This can be a much different story!  Most of the units in the forty to sixty thousand dollar realm will work because they are not being put through the demands of 24/7 and year-round living.  Therefore, a lighter weight rig will make getting out on the road in your own RV much more affordable.  Plus, a lot of these kinds of 5th wheel RV’s have toy hauler features that make traveling with the family very comfortable!

So, the best 5th wheel for you is the one that fits the way you plan to use it, your budget and the floor plan that will accommodate you and your family!

Best wishes on your search for the right RV for your needs.  Before you go, please leave a comment if we can be of assistance in your search.  We would like to hear what you are discovering as you search for the best 5th wheel RV for you!

And by all means, if you buy used, get it inspected just like you would for a home.  Do so and you will have worry-free journeys!

 

Blessings,
Howard and Pam

 

Again, please feel free to leave comments if I can answer any questions you may have!

5th Wheel Guide

Amazon.com_ Tow Your Fifth Wheel Like a Pro_ Mark Polk, Lorrin Walsh_ Movies & TV - Google Chrome 2016-02-09 13.22.27

When To Replace RV Tires

TIRE SAFETY MATTERS!

Of all the things on an RV that matter the most, RV tires should hit the top of the list.  When an RV tire fails, whether it is on a trailer, 5th wheel, motorhome, or any other class of RV, the damage that can be done is costly!  Think about the fact that the entire investment in your second home rides on rubber and air.  Unfortunately, when RV tires choose to fail is usually when you are traveling down the road at fifty-five to sixty-five miles per hour.  The cost to repair the damage can run in the thousands, not to mention a ruined vacation or even the possibility of loss of life!  So, let’s look at when to replace RV tires and my choice of Michelin RV tires.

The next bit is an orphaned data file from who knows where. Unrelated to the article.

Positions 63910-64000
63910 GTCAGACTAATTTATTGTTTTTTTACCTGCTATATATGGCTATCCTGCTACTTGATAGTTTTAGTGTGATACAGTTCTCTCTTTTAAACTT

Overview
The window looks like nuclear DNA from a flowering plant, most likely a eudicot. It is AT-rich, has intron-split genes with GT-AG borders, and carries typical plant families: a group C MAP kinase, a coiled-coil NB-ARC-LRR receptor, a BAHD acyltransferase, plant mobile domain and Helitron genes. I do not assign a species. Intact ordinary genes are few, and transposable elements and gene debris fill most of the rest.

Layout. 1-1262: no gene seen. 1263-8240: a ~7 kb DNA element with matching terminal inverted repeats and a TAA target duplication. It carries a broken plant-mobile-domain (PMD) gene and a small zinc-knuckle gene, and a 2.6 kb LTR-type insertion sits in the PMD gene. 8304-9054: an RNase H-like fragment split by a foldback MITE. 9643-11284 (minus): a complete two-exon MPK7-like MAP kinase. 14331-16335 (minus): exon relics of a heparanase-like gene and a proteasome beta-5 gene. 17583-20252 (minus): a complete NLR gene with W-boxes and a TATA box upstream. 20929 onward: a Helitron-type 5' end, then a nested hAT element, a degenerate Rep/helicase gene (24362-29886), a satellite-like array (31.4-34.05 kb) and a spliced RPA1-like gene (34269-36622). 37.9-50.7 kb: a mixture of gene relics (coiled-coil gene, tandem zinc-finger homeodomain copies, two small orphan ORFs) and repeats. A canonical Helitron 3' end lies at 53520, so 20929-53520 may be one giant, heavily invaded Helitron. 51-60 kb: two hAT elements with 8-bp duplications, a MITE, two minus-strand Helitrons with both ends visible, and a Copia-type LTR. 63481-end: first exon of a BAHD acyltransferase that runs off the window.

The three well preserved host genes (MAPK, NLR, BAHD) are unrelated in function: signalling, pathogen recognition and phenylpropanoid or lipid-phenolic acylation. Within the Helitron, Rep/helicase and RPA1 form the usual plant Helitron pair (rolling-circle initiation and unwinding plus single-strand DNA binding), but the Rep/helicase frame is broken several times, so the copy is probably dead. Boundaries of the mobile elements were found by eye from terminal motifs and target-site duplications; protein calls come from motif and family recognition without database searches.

when tp replace rv tires

When Pam and I purchased our first full time RV living home back in 2008, it was a 2006 that had been manufactured in late 2005.  It was barely used, looked brand new, as did the tread on the eight tires it had. However, there were very tiny cracks in the outer sidewall near the tire rim. I was not too worried about that though. They were the factory originals and the tread wear was nonexistent.  I suspect that the RV had not traveled much except for its trip from the factory to where we bought it. When to replace the RV tires was not even going to be a concern of mine for years, so I thought.

When we purchased our used tow vehicle, a 2005 Freightliner Sportchassis in early 2009, it had been kept garaged by the owner, and looked like new! The DOT code on the Michelin RV tires showed a manufacture date in early 2004. So, when I purchased this used truck, it already had five-year-old tires.

They also had very tiny sidewall cracks in a few areas.  Now Michelin RV tires are very highly rated, especially the XRV’s, so I did not worry too much about them either.  I figured I had a least a couple more years of use as they only had twenty-two thousand miles on them.  I did wind up replacing them in 2010 because it was not worth the damage that could have been caused by an aged related issue from a Michelin RV tire failure.

During an early summer trip in 2009, with tire pressure monitors installed on the 5th wheel, we headed for South Florida and ultimately to the Keys. The weather was hot and the tires were fifteen degrees above cold pressure.  As we neared our stop for the night, one of the tires started to slowly loose pressure: our tire pressure monitor system went into alarm mode.